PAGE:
“I sit down with them at the beginning and say I’m your employer, your going to work hard and be on time, but I recognise where you’ve come from and if you have any problems I’ll help you with them. In their training they’re paired with a mentor, usually an experienced furniture maker. Its informal, but also personalised. One of my apprentices used to be a gold leafer so we gave him projects around surface finishing and metallic finishing. Now he’s setting himself up as a self employed gold leafer, which is really exciting.”
“We have two apprentices still in training, and two more already being paid. We pay London Living Wage which went up when I was planning the project, testing my resolve a little!” He laughs.
Sloan connects with apprentices through homeless charities Crisis and Providence Row, from whom he’s experienced a little generosity first hand. He admits: “I came to this with a business head on. After university in Edinburgh I started my own business in Shanghai, then came to London to work as a brand manager for a couple of large companies, designing and launching products in the UK and then in ninety countries round the world. All great experiences, but not much of corporate life is relevant to working directly with the homeless. Crisis educated me in the homeless sector, and Providence Row offered me this space to use as my workshop, meaning they’re always on hand next door if we need additional support.”
“Their role is really important. If your homeless, the statistics say your typically going to have a drug problem, an alcohol problem or a mental health problem. The charities are fantastic at fixing those. But then a lot of homeless people hit an invisble glass ceiling that means you can’t get a steady job. That invisible ceiling is basically stigma amongst employers. Thats where The Living Furniture Project comes in. Throwing people back into work after so many years without employment does mean they need the continued support from the charities though.”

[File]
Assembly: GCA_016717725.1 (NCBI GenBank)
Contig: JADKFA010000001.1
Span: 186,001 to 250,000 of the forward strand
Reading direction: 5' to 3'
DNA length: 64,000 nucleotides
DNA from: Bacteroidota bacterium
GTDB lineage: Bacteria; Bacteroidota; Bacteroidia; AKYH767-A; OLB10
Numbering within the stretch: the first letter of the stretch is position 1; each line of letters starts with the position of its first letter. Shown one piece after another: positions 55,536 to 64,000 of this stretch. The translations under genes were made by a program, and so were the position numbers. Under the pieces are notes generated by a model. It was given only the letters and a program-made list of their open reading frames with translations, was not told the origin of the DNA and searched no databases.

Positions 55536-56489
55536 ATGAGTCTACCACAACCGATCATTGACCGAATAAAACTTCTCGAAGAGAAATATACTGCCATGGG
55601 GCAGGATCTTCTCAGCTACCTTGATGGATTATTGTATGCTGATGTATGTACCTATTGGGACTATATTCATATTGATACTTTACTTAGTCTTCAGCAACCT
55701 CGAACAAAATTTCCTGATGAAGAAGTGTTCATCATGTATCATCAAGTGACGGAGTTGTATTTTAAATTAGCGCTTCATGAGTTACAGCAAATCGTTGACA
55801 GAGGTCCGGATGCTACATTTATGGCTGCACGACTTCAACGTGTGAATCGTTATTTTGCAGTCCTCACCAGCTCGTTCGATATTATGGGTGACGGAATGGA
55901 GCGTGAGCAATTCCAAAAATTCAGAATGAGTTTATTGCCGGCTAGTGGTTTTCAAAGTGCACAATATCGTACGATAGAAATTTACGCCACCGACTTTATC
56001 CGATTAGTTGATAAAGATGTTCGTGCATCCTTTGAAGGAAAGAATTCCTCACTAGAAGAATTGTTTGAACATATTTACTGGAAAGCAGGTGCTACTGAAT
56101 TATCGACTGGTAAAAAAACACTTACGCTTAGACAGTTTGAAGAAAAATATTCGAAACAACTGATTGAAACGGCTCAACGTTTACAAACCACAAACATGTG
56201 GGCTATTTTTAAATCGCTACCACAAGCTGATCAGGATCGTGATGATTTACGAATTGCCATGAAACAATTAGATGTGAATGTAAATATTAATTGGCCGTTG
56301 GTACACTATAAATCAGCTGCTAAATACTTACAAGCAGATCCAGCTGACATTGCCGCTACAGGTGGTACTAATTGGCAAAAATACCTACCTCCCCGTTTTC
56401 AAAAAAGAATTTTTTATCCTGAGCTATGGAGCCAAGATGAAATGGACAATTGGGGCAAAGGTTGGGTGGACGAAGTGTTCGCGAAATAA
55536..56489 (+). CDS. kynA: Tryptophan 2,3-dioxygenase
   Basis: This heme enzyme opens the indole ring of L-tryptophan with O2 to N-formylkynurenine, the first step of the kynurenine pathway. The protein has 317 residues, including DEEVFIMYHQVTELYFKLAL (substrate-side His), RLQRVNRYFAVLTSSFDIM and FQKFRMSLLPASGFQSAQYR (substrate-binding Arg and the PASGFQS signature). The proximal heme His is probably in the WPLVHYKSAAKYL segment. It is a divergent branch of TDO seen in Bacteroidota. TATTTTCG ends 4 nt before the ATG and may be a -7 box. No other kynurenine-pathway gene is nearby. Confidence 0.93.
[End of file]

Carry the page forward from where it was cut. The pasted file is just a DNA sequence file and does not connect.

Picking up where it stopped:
“They’re people who’ve had some really tough times and unlucky breaks in life that could happen to anyone. They’ve gone from having a job, family and home to absolutely nothing, thinking ‘where did that come from?!’ Once on the streets life is rough and horrible. Your 13 times more likely to be a victim of violence and your life expectancy plummets to 47, which means thirty years of their life that I, and everyone working in the homeless sector, wants them to have back.”
“We need to rethink what it means to have inequality in this country. Round the corner from here, RBS bankers are walking away with huge bonuses despite delivering a £5bn loss. Apart from commercial incompetence, they also took huge risks which ultimately have massively impacted a lot of people around them. In particular, the welfare of the people I deal with every day. Someone needs to bring those bankers down here and get them to look the homeless people in the eye and say – your housing benefit is being cut, your disability benefit is being cut, but I’m getting paid another hundred thousand this year.”
Still, Sloan remains optimistic: “I hope to see a Living Furniture Project in every country and city.” He says, determined. “We’ve had interest from all over the country to set up similar projects, and even from overseas.”
“Mostly though, I want to challenge peoples perceptions on what homeless people can do. With the right environment and support people can do incredible things, and I’m very excited to prove that!”